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Practicing without a license is a misdemeanor punishable by up to 364 days in jail and/or up to a $1000 fine. Interpreting is defined as any form of facilitating communication in a visual form, regardless of the individual’s job title or position description.
Licenses are issued by the Signed Language Interpreting Practice Board (SLIPB) under the Regulation and Licensing Department (RLD). RLD is responsible for licensure of more than 200 professions in the state of New Mexico. The statute, rules, forms and a searchable database of licensed interpreters can be found at the SLIPB website.
There are three types of licenses issued by the SLIPB:
Not all interpreters are qualified to work in all settings. Specialized training in specific skills and vocabulary are required for many types of interpreting, such as work in medical, mental health, legal, and post-secondary environments. It is the responsibility of the interpreter to only accept work for which he or she is qualified. This requirement is established in the Code of Professional Conduct developed by RID and the National Association of the Deaf (NAD), which is included below.Interpreters with a provisional license are almost never permitted to interpret in court, and should generally not work in medical, mental health, or legal settings.
All licensed interpreters are required to adhere to the RID-NAD Code of Professional Conduct (CPC). The CPC assures accountability, responsibility, and trust to the individuals served by interpreting professionals.
Further details and the full version of the CPC can be found at the RID website.
Individuals who wish to file a complaint against an individual for interpreting without a license or for a violation of the Code of Professional Conduct may access the necessary procedure and form on the SLIPB website.
Anyone may file a complaint, which will then be investigated and the individual against whom the complaint is file will have the opportunity to respond. Complaints go before the Board at their regular meetings, but all names are removed before the complaint is presented to the Board to assure neutrality. The Board has several options, ranging from dismissing the complaint, to imposing a fine, to referring the complaint to the Attorney General for prosecution.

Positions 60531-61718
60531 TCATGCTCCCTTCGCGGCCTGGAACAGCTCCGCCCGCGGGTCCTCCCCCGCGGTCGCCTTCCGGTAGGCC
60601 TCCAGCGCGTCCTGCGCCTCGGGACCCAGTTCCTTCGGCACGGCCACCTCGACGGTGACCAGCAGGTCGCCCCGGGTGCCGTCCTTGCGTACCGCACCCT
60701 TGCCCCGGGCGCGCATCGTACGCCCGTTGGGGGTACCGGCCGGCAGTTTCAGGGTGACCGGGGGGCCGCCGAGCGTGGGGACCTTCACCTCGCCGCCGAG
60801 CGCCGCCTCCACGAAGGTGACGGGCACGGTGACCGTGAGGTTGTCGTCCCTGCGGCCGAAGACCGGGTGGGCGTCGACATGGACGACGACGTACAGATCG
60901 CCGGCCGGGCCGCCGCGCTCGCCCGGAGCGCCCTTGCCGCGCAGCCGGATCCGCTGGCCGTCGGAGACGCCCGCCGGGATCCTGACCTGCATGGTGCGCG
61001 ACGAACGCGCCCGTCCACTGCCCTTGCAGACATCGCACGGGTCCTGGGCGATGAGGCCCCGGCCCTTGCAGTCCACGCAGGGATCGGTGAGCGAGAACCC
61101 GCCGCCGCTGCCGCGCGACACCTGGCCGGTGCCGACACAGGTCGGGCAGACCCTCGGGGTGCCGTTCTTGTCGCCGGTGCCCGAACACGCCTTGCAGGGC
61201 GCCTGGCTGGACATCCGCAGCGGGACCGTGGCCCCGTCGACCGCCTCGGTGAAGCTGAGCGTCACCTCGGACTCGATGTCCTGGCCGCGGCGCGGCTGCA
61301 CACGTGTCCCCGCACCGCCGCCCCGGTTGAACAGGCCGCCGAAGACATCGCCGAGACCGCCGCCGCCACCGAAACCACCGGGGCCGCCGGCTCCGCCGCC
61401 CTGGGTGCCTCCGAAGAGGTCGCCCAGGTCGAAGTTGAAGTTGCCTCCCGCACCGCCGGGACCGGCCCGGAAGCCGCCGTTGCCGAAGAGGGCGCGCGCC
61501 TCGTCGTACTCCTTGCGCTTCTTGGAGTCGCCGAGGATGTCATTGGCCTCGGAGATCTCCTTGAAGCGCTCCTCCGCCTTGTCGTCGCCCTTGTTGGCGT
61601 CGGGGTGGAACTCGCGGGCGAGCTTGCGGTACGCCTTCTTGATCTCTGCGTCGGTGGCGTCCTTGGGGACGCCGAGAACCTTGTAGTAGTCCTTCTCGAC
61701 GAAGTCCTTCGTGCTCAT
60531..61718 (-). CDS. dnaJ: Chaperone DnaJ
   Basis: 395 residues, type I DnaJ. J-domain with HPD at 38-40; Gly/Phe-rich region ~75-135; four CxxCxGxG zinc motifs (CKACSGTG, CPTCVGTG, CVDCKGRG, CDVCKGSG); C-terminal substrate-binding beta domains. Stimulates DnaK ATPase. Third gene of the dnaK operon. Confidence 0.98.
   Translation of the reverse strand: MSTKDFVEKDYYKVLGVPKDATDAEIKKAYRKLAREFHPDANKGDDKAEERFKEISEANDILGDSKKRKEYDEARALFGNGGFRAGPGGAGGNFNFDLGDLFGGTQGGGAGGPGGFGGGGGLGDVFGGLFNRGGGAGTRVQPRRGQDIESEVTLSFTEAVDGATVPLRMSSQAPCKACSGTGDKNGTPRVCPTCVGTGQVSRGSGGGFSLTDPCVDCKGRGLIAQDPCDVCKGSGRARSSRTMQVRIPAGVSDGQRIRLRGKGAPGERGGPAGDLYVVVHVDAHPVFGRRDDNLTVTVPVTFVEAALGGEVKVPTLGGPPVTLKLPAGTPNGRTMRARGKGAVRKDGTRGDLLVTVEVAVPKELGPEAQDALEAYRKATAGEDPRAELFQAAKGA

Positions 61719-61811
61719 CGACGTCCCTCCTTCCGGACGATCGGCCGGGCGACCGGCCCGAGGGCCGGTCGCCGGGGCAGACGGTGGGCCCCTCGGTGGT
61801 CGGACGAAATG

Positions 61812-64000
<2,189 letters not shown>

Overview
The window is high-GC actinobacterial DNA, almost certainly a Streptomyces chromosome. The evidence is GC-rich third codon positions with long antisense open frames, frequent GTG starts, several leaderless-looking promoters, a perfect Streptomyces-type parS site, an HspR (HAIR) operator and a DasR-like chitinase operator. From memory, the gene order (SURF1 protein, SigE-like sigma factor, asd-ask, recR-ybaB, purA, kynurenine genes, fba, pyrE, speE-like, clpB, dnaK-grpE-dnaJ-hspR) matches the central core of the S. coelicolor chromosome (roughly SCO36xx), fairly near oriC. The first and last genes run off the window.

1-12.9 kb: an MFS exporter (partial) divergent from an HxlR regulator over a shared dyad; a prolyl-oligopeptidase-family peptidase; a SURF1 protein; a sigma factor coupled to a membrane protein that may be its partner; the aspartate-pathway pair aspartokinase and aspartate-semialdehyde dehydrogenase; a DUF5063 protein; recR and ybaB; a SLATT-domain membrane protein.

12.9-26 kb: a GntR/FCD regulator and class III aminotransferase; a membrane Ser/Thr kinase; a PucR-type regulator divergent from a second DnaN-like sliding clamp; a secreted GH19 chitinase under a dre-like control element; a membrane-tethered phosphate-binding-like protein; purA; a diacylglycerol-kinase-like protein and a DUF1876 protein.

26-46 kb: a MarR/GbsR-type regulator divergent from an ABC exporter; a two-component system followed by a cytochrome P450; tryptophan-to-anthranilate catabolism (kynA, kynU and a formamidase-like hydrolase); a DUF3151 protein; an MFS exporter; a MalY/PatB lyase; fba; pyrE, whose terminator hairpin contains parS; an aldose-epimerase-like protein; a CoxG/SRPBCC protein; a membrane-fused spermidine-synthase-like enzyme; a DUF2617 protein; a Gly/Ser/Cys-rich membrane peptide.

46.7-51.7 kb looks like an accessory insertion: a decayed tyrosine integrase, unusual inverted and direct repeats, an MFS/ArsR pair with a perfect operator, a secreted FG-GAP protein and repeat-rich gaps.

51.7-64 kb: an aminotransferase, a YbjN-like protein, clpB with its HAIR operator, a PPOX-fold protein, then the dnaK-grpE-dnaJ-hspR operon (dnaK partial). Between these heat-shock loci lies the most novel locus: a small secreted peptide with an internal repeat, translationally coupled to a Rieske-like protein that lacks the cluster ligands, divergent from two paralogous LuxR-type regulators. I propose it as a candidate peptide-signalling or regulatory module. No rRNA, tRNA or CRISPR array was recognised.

The following are statutory exemptions from the licensure requirement:
The Signed Language Interpreting Practices Act is §61-34-1 NMSA 1978 and can be accessed via the SLIPB website. Penalty and sentencing authority citations are as follows.
A person who violates a provision of the Signed Language Interpreting Practices Act is guilty of a misdemeanor and upon conviction shall be sentenced pursuant to Section 31-19-1 NMSA 1978.
31-19-1. Sentencing authority[;] misdemeanors; imprisonment and fines; probation.
A. Where the defendant has been convicted of a crime constituting a misdemeanor, the judge shall sentence the person to be imprisoned in the county jail for a definite term less than one year or to the payment of a fine of not more than one thousand dollars ($1,000) or to both such imprisonment and fine in the discretion of the judge.
For additional detailed information about interpreter licensure in New Mexico, please see the Fact Sheet entitled Signed Language Interpreter Licensure: History and Purpose in the "Interpreter Licensure" section of our Fact Sheets page.
Lisa Dignan, M.Ed., CI and CTDirector of Community EngagementLisa.Dignan@state.nm.us
Amanda LewisBoard AdministratorRegulation & Licensing DepartmentBoards & CommissionsPhone: 505-476-4622Amanda.Lewis@state.nm.us
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